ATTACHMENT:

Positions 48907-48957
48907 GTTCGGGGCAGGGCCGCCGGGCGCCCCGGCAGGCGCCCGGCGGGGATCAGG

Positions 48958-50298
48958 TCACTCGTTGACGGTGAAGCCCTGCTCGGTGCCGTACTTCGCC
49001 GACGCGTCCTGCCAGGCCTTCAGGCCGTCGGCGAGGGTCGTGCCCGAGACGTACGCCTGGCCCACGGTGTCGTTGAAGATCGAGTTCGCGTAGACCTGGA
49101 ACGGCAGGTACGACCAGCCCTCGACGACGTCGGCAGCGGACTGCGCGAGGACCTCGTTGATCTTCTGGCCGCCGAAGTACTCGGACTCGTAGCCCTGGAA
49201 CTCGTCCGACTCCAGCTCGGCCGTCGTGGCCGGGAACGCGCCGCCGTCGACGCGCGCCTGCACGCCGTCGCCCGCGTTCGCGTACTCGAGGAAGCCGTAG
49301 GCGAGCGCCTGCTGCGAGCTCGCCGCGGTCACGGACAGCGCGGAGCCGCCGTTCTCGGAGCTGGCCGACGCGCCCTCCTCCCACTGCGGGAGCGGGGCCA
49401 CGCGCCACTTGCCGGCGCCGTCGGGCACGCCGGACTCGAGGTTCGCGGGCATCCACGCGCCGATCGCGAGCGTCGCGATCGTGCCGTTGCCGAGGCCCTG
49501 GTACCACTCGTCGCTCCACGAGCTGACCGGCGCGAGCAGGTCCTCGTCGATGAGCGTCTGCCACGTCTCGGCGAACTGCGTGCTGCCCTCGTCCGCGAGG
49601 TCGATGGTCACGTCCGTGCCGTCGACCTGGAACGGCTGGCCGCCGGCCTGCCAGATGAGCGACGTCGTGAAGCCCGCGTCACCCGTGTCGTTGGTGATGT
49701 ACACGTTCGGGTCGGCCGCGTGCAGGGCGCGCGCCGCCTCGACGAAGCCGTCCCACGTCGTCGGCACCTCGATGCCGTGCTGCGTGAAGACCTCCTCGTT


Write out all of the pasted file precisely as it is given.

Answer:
Positions 48907-48957
48907 GTTCGGGGCAGGGCCGCCGGGCGCCCCGGCAGGCGCCCGGCGGGGATCAGG

Positions 48958-50298
48958 TCACTCGTTGACGGTGAAGCCCTGCTCGGTGCCGTACTTCGCC
49001 GACGCGTCCTGCCAGGCCTTCAGGCCGTCGGCGAGGGTCGTGCCCGAGACGTACGCCTGGCCCACGGTGTCGTTGAAGATCGAGTTCGCGTAGACCTGGA
49101 ACGGCAGGTACGACCAGCCCTCGACGACGTCGGCAGCGGACTGCGCGAGGACCTCGTTGATCTTCTGGCCGCCGAAGTACTCGGACTCGTAGCCCTGGAA
49201 CTCGTCCGACTCCAGCTCGGCCGTCGTGGCCGGGAACGCGCCGCCGTCGACGCGCGCCTGCACGCCGTCGCCCGCGTTCGCGTACTCGAGGAAGCCGTAG
49301 GCGAGCGCCTGCTGCGAGCTCGCCGCGGTCACGGACAGCGCGGAGCCGCCGTTCTCGGAGCTGGCCGACGCGCCCTCCTCCCACTGCGGGAGCGGGGCCA
49401 CGCGCCACTTGCCGGCGCCGTCGGGCACGCCGGACTCGAGGTTCGCGGGCATCCACGCGCCGATCGCGAGCGTCGCGATCGTGCCGTTGCCGAGGCCCTG
49501 GTACCACTCGTCGCTCCACGAGCTGACCGGCGCGAGCAGGTCCTCGTCGATGAGCGTCTGCCACGTCTCGGCGAACTGCGTGCTGCCCTCGTCCGCGAGG
49601 TCGATGGTCACGTCCGTGCCGTCGACCTGGAACGGCTGGCCGCCGGCCTGCCAGATGAGCGACGTCGTGAAGCCCGCGTCACCCGTGTCGTTGGTGATGT
49701 ACACGTTCGGGTCGGCCGCGTGCAGGGCGCGCGCCGCCTCGACGAAGCCGTCCCACGTCGTCGGCACCTCGATGCCGTGCTGCGTGAAGACCTCCTCGTT